TY - JOUR

T1 - Improvement of the Richardson-Zaki liquid-solid fluidisation model on the basis of hydraulics

AU - Kramer, Onno

AU - de Moel, Peter

AU - Baars, E.T.

AU - van Vugt, W.H.

AU - Padding, Johan

AU - van der Hoek, Jan Peter

PY - 2019

Y1 - 2019

N2 - One of the most popular and frequently used models for describing homogeneous liquid-solid fluidised suspensions is the model developed by Richardson & Zaki in 1954. The superficial fluid velocity and terminal settling velocity together with an index makes it possible to determine the fluid porosity in a straightforward way. The reference point for the Richardson-Zaki model is the terminal settling velocity at maximum porosity conditions. To be able to predict porosity in the proximity of minimum fluidisation conditions, either the minimum fluidisation velocity must be known or the Richardson-Zaki index must be very accurate. To maintain optimal process and control conditions in multiphase drinking water treatment processes, the porosity is kept relatively low. Unfortunately, the Richardson-Zaki index models tends to overestimate the minimum fluidisation velocity and therefore also results in less accurate predictions with respect to porosity values. We extended the Richardson-Zaki model with proven hydraulics-based models. The minimum fluidisation velocity is acquired using the model proposed by Kozeny (1927), Ergun (1952) and Carman (1937). The terminal settling velocity is obtained through the model developed by Brown & Lawler (2003), which is an improved version of the well-known model developed by Schiller & Naumann (1933). The proposed models are compared with data from expansion experiments with calcium carbonate grains, crushed calcite and garnet grains applied in drinking water softening using the fluidised bed process. With respect to porosity, prediction accuracy is improved, with the average relative error decreasing from 15% to 3% when the classic Richardson-Zaki model is extended with these hydraulics-based models. With respect to minimum fluidisation velocity, the average relative error decreases from 100% to 12%. In addition, simplified analytical equations are given for a straightforward estimation of the index n.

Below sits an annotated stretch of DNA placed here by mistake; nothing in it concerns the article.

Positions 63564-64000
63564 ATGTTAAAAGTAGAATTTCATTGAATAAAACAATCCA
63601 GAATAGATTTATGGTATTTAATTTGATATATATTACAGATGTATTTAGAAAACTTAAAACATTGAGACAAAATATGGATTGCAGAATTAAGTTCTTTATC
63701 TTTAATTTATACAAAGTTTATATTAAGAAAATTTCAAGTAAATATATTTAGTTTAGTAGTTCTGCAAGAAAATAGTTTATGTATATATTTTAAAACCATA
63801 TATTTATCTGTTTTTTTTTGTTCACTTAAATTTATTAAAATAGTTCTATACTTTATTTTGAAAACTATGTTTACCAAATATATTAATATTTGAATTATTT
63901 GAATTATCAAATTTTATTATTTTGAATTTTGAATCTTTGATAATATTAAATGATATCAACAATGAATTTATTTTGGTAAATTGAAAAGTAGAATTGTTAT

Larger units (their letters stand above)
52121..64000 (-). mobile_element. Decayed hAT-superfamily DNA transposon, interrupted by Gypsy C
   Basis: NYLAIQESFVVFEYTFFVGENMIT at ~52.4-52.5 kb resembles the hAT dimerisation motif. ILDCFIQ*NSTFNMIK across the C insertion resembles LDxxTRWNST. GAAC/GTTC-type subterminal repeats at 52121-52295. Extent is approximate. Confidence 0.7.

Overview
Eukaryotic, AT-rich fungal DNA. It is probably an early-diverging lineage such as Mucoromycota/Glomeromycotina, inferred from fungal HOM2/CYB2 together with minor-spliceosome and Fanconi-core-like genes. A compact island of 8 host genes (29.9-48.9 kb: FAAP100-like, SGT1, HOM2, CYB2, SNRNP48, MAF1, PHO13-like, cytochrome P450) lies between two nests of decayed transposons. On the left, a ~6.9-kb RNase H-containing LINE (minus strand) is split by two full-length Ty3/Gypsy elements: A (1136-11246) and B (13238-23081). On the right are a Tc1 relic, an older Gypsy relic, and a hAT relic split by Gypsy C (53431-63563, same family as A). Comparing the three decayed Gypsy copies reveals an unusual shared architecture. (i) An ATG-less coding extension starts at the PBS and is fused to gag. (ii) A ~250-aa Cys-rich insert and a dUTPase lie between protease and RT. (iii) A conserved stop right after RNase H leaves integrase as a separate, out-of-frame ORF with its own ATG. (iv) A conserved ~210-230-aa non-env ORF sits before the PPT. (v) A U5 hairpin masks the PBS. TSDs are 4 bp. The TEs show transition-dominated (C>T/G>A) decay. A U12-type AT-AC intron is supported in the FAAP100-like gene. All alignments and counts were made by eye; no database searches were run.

AB - One of the most popular and frequently used models for describing homogeneous liquid-solid fluidised suspensions is the model developed by Richardson & Zaki in 1954. The superficial fluid velocity and terminal settling velocity together with an index makes it possible to determine the fluid porosity in a straightforward way. The reference point for the Richardson-Zaki model is the terminal settling velocity at maximum porosity conditions. To be able to predict porosity in the proximity of minimum fluidisation conditions, either the minimum fluidisation velocity must be known or the Richardson-Zaki index must be very accurate. To maintain optimal process and control conditions in multiphase drinking water treatment processes, the porosity is kept relatively low. Unfortunately, the Richardson-Zaki index models tends to overestimate the minimum fluidisation velocity and therefore also results in less accurate predictions with respect to porosity values. We extended the Richardson-Zaki model with proven hydraulics-based models. The minimum fluidisation velocity is acquired using the model proposed by Kozeny (1927), Ergun (1952) and Carman (1937). The terminal settling velocity is obtained through the model developed by Brown & Lawler (2003), which is an improved version of the well-known model developed by Schiller & Naumann (1933). The proposed models are compared with data from expansion experiments with calcium carbonate grains, crushed calcite and garnet grains applied in drinking water softening using the fluidised bed process. With respect to porosity, prediction accuracy is improved, with the average relative error decreasing from 15% to 3% when the classic Richardson-Zaki model is extended with these hydraulics-based models. With respect to minimum fluidisation velocity, the average relative error decreases from 100% to 12%. In addition, simplified analytical equations are given for a straightforward estimation of the index n.

KW - Drinking water

KW - Hydraulic models

KW - Liquid-solid fluidisation

KW - Minimal fluidisation

KW - Richardson-Zaki

KW - Terminal settling velocity

UR - http://www.scopus.com/inward/record.url?scp=85056902034&partnerID=8YFLogxK

U2 - 10.1016/j.powtec.2018.11.018

DO - 10.1016/j.powtec.2018.11.018

M3 - Article

VL - 343

SP - 465

EP - 478

JO - Powder Technology

JF - Powder Technology

SN - 0032-5910

ER -